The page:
EDIT: Here's some example code:

public class Animal 
{
    public string Name { get; private set; }
    public double Weight { get; private set; }
    public Habitat Habitat { get; private set; }

    internal Animal(string name, double weight, Habitat habitat)
    {
        this.Name = name;
        this.Weight = weight;
        this.Habitat = habitat;
    }

    public void Swim();
}

public class SerializableAnimal
{
    public string Name { get; set; }
    public double Weight { get; set; }
    public SerializableHabitat Habitat { get; set; } //assuming the "Habitat" class is also immutable
}

public static class AnimalSerializer
{
    public static SerializableAnimal CreateSerializable(Animal animal)
    {
        return new SerializableAnimal {Name=animal.Name, Weight=animal.Weight, Habitat=HabitatSerializer.CreateSerializable(animal.Habitat)};
    }

    public static Animal CreateFromSerialized(SerializableAnimal serialized)
    {
        return new Animal(serialized.Name, serialized.Weight, HabitatSerializer.CreateFromSerialized(serialized.Habitat));
    }

    //or if you're using your "Static fields" design, you can switch/case on the name
    public static Animal CreateFromSerialized(SerializableAnimal serialized)
    {
        switch (serialized.Name)
        {
            case "Otter" :
                return Animal.Otter
        }

        return null; //or throw exception
    }
}

Then your application logic for serialization might look something like:

Animal myAnimal = new Animal("Otter", 10, "North America");
Animal myOtherAnimal = Animal.Duck; //static fields example

SerializableAnimal serializable = AnimalSerializer.CreateSerializable(myAnimal);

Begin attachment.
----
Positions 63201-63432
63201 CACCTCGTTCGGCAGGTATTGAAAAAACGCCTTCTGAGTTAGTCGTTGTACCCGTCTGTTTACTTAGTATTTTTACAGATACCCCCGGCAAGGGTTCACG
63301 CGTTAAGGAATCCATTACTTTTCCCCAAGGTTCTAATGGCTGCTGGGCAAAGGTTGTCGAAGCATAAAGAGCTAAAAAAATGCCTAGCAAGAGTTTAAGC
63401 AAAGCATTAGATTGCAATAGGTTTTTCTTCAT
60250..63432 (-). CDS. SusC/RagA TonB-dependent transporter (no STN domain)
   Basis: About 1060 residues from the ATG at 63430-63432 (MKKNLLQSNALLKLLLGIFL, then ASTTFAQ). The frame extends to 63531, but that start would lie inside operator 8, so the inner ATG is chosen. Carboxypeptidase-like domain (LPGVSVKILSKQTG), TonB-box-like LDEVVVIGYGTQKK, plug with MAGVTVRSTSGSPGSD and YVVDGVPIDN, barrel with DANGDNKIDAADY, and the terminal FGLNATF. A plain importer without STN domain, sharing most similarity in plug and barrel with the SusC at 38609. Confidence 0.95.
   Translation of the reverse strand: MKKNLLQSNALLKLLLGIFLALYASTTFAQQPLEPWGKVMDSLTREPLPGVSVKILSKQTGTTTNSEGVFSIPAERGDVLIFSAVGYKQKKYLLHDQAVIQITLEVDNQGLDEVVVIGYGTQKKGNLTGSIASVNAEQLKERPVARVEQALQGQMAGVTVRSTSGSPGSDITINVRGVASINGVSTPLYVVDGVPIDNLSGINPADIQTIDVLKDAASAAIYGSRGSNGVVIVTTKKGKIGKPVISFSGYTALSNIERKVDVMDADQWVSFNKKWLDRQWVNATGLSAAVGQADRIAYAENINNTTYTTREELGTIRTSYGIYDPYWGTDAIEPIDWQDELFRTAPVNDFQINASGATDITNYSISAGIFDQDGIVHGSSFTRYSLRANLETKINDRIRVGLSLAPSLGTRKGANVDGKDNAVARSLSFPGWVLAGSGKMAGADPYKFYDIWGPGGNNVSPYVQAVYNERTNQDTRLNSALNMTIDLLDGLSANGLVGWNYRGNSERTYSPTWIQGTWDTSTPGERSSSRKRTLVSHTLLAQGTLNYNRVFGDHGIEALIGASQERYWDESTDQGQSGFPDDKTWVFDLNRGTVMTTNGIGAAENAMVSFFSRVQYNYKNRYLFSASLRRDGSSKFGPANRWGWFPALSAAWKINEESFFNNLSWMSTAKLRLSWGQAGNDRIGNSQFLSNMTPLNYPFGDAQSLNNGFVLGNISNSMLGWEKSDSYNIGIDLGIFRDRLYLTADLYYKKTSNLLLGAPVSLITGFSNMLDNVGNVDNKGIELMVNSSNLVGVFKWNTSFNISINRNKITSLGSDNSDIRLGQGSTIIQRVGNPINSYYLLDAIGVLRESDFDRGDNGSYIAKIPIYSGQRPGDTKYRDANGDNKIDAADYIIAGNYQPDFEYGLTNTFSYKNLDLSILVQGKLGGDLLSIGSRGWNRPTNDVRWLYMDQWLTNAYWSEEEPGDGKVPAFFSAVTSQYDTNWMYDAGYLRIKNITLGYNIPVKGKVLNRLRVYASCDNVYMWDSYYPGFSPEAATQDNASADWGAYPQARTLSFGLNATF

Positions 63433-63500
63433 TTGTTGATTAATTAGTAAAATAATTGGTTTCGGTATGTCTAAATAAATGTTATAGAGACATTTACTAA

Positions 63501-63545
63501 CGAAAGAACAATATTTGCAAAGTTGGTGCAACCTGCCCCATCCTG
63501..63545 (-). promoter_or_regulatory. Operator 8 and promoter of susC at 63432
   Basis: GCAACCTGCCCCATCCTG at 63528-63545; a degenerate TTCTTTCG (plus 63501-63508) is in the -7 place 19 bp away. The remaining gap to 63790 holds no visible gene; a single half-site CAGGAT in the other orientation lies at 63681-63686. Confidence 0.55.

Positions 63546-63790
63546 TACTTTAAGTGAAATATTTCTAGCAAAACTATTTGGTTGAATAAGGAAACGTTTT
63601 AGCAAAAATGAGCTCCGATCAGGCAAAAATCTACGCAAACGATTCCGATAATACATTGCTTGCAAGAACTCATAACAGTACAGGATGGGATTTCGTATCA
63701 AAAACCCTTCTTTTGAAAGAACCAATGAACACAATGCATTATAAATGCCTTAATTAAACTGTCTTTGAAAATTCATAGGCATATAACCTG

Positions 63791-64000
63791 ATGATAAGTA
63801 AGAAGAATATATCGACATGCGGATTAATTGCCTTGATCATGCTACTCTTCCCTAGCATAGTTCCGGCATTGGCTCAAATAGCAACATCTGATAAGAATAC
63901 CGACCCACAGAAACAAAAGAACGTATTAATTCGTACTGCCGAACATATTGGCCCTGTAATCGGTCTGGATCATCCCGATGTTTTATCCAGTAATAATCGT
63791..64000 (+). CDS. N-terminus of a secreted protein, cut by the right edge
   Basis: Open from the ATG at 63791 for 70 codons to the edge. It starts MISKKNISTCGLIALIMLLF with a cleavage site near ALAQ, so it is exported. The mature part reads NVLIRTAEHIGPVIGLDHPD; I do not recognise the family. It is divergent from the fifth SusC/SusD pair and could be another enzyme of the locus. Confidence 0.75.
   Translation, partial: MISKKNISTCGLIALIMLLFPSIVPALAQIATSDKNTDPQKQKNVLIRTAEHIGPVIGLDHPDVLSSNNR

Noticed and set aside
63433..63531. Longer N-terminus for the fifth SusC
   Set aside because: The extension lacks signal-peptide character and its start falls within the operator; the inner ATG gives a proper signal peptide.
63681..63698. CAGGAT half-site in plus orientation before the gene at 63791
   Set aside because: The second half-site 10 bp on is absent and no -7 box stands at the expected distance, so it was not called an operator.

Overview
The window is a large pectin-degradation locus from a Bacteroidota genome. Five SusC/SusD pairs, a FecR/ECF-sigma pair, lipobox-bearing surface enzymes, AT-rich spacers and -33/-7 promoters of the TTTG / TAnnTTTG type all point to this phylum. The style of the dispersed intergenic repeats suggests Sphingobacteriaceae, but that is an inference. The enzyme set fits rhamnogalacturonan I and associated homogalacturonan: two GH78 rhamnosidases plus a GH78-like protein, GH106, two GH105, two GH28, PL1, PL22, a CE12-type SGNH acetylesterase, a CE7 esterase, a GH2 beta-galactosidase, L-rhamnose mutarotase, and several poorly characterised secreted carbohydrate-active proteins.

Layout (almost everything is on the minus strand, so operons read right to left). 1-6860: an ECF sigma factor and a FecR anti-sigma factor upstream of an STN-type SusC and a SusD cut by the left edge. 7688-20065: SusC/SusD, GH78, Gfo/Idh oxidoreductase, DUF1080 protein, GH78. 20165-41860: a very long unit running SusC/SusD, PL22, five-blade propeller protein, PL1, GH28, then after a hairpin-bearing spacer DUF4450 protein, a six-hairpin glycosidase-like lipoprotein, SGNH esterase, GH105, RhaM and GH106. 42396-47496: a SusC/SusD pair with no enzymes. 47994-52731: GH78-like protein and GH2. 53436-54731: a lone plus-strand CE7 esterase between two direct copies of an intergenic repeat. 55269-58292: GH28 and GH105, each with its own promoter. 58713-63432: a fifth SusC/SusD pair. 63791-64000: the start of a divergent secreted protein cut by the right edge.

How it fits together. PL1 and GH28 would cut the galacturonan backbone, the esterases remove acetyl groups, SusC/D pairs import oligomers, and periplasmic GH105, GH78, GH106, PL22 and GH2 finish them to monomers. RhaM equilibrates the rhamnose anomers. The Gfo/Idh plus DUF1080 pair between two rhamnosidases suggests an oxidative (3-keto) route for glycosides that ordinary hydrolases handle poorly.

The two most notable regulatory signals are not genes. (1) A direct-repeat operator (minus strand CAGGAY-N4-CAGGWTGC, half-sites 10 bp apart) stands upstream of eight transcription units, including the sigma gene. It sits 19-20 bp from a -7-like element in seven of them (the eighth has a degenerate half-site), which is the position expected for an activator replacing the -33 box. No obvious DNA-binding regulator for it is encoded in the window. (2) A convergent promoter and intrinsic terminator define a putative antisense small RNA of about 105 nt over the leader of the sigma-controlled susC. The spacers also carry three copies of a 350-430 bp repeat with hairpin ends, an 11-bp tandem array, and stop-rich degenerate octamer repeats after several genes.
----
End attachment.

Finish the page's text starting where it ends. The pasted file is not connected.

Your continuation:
string xml = XmlSerialize(serializable);
SerializableAnimal deserialized = XmlDeserializer<SerializableAnimal>(xml);

Animal myAnimal = AnimalSerializer.CreateFromSerialized(deserialized);

Just to reiterate, the SerializableAnimal class and usage is ONLY used in the final layer(s) of your application that need to serialize/deserialize. Everything else works against your immutable Animal classes.

EDITx2: Another major benefit of this managed separation is you can deal with legacy changes in your code. For example, you have a Fish type, which is pretty broad. Maybe you split it into Shark and Goldfish later and decide all your old Fish type should be considered Goldfish. With this separation of serialization, you can now place a check for any old Fish and convert them to Goldfish whereas direct serialization would result in an exception because Fish no longer exists.

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I would implement it with subclasses, but where the instances of the subclasses don't store any data, like this:

public abstract class AnimalBase {
    public abstract string Name { get; } // user-readable
    public abstract double Weight { get; }
    public abstract Habitat Habitat { get; }
    public void Swim(); { /* swim implementation; the same for all animals but uses the value of Weight */ }

    // ensure that two instances of the same type are equal
    public override bool Equals(object o)
    {
        return o != null && o.GetType() == this.GetType();
    }
    public override int GetHashCode()
    {
        return this.GetType().GetHashCode();
    }
}

// subclasses store no data; they differ only in what their properties return
public class Otter : AnimalBase
{
    public override string Name { return "Otter"; }
    public override double Weight { return 10; }
    // here we use a private static member to hold an instance of a class
    // that we only want to create once
    private static readonly Habitat habitat = new Habitat("North America");
    public override Habitat Habitat { return habitat; }
}

Now it shouldn't matter that you have multiple "instances", because each instance only contains its type information (no actual data). Overriding Equals and GetHashCode on the base class means that different instances of the same class will be considered equal.

share|improve this answer
    
Hey, that's pretty nice. The objects should serialize just fine as well as all they need to store is their type name and no properties whatsoever. –  Chris Sinclair Jun 2 '12 at 23:18